When Lauren Gardner M.B.A. ’06 was living in a fishing village in St. Lucia, serving as a Peace Corps volunteer for small-business development, she realized she lacked some of the concrete skills needed to make a big social impact.
Gardner began researching M.B.A. programs to gain those skills. “The more I read about Fuqua’s reputation as a challenging, team-oriented program with a cutting-edge commitment to social entrepreneurship, I knew that I wanted to apply,” she says.
Gardner is now the chief operating officer at the Emily Krzyzewski Center, a nonprofit organization that serves as a hub to help propel academically focused, low-income K-12 students toward success in college. But she credits CASE with providing her that opportunity.
“I’m not sure I would have been accepted at Fuqua without CASE,” Gardner says, explaining that she was a non-traditional M.B.A. candidate. Her work experience was not finance, marketing, engineering, or business.
But after reading about Greg Dees, the founder of CASE, she knew Fuqua had the best professor in the country for teaching social entrepreneurship.
Gardner had a bachelor’s of science in foreign service with a focus on international economics from Georgetown University. While she benefited from scholarship and family support for her undergraduate degree, for her graduate studies she only had a readjustment allowance from the Peace Corps to start her life in Durham.
Fuqua’s Loan Assistance Program, which provides financial support to graduates who take jobs in the social sector, offered a path. “I had this safety net on the other end that meant I didn’t need a big corporate job in order to pay off these loans. I wanted to take a job that matched my passion and to use my skills for a nonprofit.”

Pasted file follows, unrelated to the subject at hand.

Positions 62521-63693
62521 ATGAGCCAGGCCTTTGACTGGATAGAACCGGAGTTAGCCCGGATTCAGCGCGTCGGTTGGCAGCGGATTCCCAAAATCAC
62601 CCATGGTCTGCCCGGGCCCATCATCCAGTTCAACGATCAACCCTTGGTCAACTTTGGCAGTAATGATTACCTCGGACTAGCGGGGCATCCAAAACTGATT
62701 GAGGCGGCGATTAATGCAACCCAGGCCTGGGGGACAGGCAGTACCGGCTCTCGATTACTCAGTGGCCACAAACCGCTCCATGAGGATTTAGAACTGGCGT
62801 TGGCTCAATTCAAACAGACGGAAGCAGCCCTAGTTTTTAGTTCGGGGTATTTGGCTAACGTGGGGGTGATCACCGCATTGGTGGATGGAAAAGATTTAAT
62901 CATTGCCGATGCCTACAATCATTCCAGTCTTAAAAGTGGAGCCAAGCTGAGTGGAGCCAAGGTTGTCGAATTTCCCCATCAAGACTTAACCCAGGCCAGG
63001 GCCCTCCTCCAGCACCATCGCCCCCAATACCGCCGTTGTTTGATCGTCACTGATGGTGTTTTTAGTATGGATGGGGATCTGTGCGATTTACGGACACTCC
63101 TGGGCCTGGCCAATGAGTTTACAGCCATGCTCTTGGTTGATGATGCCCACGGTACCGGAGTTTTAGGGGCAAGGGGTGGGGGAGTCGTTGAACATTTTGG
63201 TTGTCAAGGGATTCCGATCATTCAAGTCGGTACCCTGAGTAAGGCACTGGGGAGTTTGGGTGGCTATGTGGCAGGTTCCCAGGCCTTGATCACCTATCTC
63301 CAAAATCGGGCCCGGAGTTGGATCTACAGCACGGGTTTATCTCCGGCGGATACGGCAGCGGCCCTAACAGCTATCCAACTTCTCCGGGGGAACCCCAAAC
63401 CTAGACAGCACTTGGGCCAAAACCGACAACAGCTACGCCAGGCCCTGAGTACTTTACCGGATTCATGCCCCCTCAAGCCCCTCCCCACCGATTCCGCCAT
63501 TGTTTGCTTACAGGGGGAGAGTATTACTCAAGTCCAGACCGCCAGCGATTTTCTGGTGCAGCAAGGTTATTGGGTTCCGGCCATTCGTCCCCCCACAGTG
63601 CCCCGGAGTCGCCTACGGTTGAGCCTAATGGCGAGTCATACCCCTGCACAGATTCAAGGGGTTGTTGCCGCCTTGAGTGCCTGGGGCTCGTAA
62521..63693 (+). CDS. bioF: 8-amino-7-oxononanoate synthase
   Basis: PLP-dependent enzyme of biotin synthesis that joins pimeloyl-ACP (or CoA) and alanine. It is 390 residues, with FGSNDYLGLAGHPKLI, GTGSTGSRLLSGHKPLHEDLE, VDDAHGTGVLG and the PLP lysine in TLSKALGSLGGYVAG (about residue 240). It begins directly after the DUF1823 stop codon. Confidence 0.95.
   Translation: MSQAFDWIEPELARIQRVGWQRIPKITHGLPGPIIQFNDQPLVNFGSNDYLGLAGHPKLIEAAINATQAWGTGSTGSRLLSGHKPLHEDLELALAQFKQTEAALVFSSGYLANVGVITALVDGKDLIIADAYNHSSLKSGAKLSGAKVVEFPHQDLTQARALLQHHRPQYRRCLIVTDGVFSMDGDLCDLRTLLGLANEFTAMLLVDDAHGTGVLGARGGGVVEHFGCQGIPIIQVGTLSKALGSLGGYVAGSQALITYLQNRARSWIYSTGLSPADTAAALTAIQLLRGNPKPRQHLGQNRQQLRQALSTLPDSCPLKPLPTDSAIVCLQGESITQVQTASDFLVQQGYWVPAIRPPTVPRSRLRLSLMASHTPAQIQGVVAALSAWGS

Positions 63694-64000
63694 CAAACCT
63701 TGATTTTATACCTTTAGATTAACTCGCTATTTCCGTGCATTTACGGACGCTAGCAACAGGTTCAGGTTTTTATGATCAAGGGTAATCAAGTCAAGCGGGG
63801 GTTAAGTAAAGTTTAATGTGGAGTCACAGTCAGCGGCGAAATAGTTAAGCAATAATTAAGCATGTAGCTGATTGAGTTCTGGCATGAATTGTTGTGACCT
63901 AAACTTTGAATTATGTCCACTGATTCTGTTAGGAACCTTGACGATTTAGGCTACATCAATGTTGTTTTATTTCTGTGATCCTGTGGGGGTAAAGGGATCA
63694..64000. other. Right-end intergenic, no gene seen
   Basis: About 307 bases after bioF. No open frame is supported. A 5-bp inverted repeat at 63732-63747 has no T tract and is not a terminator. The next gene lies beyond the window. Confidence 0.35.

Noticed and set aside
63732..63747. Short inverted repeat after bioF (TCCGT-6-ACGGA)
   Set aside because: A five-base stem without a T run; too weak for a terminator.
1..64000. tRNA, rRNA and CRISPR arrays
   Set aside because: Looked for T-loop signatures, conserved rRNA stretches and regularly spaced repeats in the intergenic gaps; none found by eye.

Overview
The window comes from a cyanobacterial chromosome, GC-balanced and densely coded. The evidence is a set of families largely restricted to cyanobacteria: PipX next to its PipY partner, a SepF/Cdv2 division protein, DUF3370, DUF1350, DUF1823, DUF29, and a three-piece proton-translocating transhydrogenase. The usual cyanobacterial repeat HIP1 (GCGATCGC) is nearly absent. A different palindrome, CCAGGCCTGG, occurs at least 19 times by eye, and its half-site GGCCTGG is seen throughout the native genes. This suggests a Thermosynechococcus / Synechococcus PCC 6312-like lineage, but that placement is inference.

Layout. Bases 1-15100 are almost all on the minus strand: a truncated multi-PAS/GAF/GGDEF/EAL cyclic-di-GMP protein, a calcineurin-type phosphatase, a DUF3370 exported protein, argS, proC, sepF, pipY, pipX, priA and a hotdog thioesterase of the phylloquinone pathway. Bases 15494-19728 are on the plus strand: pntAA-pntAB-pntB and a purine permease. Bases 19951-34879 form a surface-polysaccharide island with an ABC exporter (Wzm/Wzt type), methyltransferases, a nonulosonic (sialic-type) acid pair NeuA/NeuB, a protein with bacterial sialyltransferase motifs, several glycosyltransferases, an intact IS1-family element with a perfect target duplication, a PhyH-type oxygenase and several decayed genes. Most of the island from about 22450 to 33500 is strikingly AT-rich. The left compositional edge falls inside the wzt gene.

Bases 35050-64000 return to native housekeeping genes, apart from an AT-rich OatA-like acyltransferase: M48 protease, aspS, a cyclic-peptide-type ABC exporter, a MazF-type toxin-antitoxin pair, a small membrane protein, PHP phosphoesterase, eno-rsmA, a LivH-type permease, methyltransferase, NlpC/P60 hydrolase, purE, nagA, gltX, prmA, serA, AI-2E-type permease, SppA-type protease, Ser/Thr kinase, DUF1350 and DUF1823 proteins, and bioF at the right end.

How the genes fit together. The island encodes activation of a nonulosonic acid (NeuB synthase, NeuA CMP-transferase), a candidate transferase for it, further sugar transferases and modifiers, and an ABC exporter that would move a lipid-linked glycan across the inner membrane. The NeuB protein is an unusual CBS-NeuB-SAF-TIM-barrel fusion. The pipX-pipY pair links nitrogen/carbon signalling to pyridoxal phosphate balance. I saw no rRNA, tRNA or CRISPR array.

During her first summer at Fuqua, Gardner found that opportunity at the Emily K Center. It was 2005, and the center was operating out of a trailer behind the construction site for its new building. Outfitted in a hard hat, Gardner assisted in needs assessments, developed marketing materials, and helped create programs.
By Gardner’s second year at Fuqua, the bricks had been laid. Construction on the Emily K Center was completed in February 2006, and by the end of that spring semester, the center had found money to pay for an operational staffer. Gardner started working full time that summer.
Back then, there was one program and thirty-eight kids. The program, Pioneer Scholars, was designed to help elementary and middle- school students prepare for high school and college.
Now, the center offers four programs, including Scholars to College and Scholars on Campus, and works with students from first grade through college. And last year when some seniors in the Scholars to College program realized their classmates also needed support to get to college, the center started the Game Plan: College program to help even more high-school students.
“We went from an empty building to an organization that is changing the face of college access in Durham—opening our doors to any high-school student who wants to go to college and working with more than 700 elementary, middle, high-school, and college students this year alone,” says Gardner.
Last May, thirty seniors in the center’s intensive Scholars to College program walked across the stage in their caps and gowns and announced where they would be attending college. “Most of these students will attend college on a full scholarship and graduate with little or no debt,” she says. Two students from the Scholars to College program are attending Duke this fall. They’re both the first in their families to go to college.
As she continues her work, Gardner keeps showing how her education has made her a premier teammate. Just ask the coach. “We have personally benefited at the Emily K Center from the top-notch business education Lauren received at Fuqua,” says Mike Krzyzewski, chair and founder of the center. “We are so grateful she had the opportunity to join our team.”